As variable generation from wind and solar power increases and peak loads grow and become more volatile, the U.S. electric grid will rely more and more on gas-fired power to maintain system flexibility. Often at the core of these gas-fired power plants are aeroderivative turbines, whose fast-start and cycling capabilities allow for frequent on-again, off-again operation while retaining generating efficiency.
These turbines are directly derived from jet engines—hence the name, “aeroderivative.” GE, Pratt & Whitney, and Rolls Royce are the three major manufacturers of aeroderivative gas turbines, and each of their models is descendant from a specific aircraft engine they previously developed. As a result, aircraft engine research and development (R&D) has effectively served as aeroderivative gas turbine R&D. The development and tremendous gains in performance in these turbines are largely due U.S. military investment—as illustrated in the latest case study from the American Energy Innovation Council’s series on the role of the government in energy technology innovation and previewed in this article.
Decades of Public Investment
During and after World War II, the United States invested heavily in jet engine development. Initially, the U.S. military spurred jet engine development through competitive procurement among GE, Pratt & Whitney, and Westinghouse. The three U.S. companies competed to produce superior jet engine technology, each developing different engineering approaches that provided useful advances in turbine compressors. Over the course of the 1950s, GE and Pratt & Whitney established themselves as the most skilled manufacturers in the field, with Westinghouse eventually winding down its jet engine division. To this day, GE and Pratt & Whitney remain dominant in the aircraft gas turbine market, largely owing to years of accumulated expertise from military contracts.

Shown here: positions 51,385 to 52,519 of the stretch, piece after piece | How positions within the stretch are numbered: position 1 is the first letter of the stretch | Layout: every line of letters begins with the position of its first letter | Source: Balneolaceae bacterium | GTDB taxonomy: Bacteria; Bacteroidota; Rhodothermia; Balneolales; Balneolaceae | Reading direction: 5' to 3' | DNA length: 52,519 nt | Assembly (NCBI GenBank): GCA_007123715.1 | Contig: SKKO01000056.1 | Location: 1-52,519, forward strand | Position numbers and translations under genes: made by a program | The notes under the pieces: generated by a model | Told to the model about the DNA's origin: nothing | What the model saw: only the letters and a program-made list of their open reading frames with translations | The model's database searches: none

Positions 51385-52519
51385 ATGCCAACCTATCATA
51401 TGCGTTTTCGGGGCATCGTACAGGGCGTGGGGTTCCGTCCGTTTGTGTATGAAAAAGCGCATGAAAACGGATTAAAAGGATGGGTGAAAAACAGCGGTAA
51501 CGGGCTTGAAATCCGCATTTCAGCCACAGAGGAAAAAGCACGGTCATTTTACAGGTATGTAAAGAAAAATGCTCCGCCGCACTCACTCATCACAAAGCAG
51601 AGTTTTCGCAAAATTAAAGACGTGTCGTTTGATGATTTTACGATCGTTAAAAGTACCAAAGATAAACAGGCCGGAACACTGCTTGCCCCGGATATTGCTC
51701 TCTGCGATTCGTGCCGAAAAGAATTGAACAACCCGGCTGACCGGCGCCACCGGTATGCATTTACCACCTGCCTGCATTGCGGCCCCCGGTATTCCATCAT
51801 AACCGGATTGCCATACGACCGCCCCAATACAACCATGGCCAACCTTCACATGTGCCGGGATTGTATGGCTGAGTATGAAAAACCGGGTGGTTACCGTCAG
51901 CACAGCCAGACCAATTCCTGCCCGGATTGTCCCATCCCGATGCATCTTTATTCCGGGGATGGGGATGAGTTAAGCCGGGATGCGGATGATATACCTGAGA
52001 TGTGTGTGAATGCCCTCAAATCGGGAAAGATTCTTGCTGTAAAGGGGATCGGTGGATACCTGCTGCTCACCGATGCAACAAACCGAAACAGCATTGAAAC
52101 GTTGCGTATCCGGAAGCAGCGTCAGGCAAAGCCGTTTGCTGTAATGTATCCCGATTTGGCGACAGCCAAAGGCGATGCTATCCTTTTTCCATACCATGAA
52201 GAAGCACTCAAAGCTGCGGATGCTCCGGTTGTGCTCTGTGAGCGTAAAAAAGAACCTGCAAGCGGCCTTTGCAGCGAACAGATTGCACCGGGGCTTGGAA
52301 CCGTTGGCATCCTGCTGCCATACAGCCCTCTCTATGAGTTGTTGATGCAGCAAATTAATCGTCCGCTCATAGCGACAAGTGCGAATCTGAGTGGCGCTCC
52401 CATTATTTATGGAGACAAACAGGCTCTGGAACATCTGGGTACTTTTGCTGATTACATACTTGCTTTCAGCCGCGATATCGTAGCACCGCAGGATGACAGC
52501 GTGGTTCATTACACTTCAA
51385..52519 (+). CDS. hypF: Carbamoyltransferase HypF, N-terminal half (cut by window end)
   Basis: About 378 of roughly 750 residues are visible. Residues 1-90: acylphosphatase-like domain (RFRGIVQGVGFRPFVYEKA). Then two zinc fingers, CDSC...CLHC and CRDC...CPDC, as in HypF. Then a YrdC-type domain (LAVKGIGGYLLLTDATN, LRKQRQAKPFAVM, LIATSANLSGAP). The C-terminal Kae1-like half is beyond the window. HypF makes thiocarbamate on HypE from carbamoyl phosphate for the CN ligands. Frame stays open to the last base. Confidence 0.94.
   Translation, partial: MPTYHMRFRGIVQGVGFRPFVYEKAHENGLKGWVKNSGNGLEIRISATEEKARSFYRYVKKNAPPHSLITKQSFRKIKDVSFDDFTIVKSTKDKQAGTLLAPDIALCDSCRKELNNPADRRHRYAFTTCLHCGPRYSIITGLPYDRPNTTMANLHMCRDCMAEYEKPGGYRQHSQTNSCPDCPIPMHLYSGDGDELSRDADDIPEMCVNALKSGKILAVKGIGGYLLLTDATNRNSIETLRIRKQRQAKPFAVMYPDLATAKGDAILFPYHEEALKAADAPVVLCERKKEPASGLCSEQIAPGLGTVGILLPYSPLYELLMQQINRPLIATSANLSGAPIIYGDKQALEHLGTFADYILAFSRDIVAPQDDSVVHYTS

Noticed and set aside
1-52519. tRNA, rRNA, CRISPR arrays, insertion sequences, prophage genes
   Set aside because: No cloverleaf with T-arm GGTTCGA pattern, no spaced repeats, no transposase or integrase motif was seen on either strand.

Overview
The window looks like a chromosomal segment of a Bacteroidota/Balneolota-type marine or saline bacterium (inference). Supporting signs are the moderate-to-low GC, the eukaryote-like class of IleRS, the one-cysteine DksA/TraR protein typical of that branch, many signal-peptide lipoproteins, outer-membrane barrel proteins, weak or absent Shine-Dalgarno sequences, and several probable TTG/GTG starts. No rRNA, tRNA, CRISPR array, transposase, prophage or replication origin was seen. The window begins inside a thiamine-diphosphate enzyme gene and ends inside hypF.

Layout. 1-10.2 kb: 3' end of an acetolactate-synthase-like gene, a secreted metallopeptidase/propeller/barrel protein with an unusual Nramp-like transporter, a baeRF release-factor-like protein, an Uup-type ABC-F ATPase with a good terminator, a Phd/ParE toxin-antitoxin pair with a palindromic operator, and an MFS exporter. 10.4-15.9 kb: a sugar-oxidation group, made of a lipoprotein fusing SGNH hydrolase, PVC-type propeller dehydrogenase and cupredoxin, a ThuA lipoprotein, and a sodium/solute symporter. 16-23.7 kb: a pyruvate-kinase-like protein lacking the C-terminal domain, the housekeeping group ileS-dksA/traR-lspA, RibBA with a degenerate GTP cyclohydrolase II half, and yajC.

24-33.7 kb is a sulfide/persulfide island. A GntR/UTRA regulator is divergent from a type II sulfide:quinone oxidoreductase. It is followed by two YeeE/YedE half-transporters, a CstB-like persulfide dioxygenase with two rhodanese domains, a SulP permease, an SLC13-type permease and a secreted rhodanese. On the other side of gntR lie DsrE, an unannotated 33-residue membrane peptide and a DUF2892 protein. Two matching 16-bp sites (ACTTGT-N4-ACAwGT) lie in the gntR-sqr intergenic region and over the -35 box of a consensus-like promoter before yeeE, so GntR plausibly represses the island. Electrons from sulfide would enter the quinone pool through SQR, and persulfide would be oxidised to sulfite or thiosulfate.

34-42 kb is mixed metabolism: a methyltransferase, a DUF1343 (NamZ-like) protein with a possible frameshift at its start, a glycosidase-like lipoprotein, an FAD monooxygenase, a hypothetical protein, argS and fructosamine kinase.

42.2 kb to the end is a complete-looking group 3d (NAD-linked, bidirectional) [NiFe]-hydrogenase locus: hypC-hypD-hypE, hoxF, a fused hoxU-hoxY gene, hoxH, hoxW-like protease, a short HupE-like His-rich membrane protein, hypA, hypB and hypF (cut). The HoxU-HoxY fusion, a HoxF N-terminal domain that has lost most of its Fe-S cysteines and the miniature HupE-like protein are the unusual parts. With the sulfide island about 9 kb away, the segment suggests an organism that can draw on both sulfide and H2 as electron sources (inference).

Early efforts to meet military demands resulted in innovative jet engine designs, like the Pratt & Whitney J-57 and the GE J-79. However, the U.S. military incurred a substantial cost in funding their development. Moreover, these jet engine technologies did not behave reliably, and, owing to a lack of understanding of the gas turbines’ physical properties, the engineers at these companies ultimately proceeded through costly trial and error. In the 1960s, the Air Force Propulsion Lab began working directly with GE and Pratt & Whitney to jointly manage jet engine research and development, focusing on improving core components individually rather than constructing and testing complete engines. The shift to a “building block” approach proved timely for the industry, which began adapting components validated for military aviation to the emerging market of commercial aviation.
Around the same time, the U.S. Navy began transitioning its fleet from steam to gas turbines. The unique operating conditions of naval propulsion, such as using non-aviation fuels and exposure to high-salinity conditions, meant that adaptation of jet engines would require further research and development. In the late 1960s, the Navy implemented extensive side-by-side testing of GE and Pratt & Whitney aeroderivative turbines, generating a wealth of knowledge about materials engineering that enabled the adaptation of aeroderivative turbines to harsher service environments, including oil and gas pumping operations.
New And Unforeseen Applications
As a result of these public investments in aircraft gas turbine development, GE and Pratt & Whitney accumulated immense expertise and soon adapted their designs to industrial applications, which other companies learned from. Pipeline operators adopted aeroderivative turbines because they were easier to transport, install, and maintain in remote locations. Offshore oil platforms utilized aeroderivative turbines for their small footprint and high power output. Following a series of blackouts in the 1960s, utilities in the U.S. and Europe installed aeroderivative turbines for handling emergencies and periods of peak electricity demand because of their ability to ramp up more quickly than other industrial gas turbines. After the natural gas utility deregulation in the 1970s and 80s, independent power producers began using aeroderivatives for combined heat and power applications. At the same time, the industry enhanced its larger industrial gas turbines with engineering tools originally developed for building aircraft engines.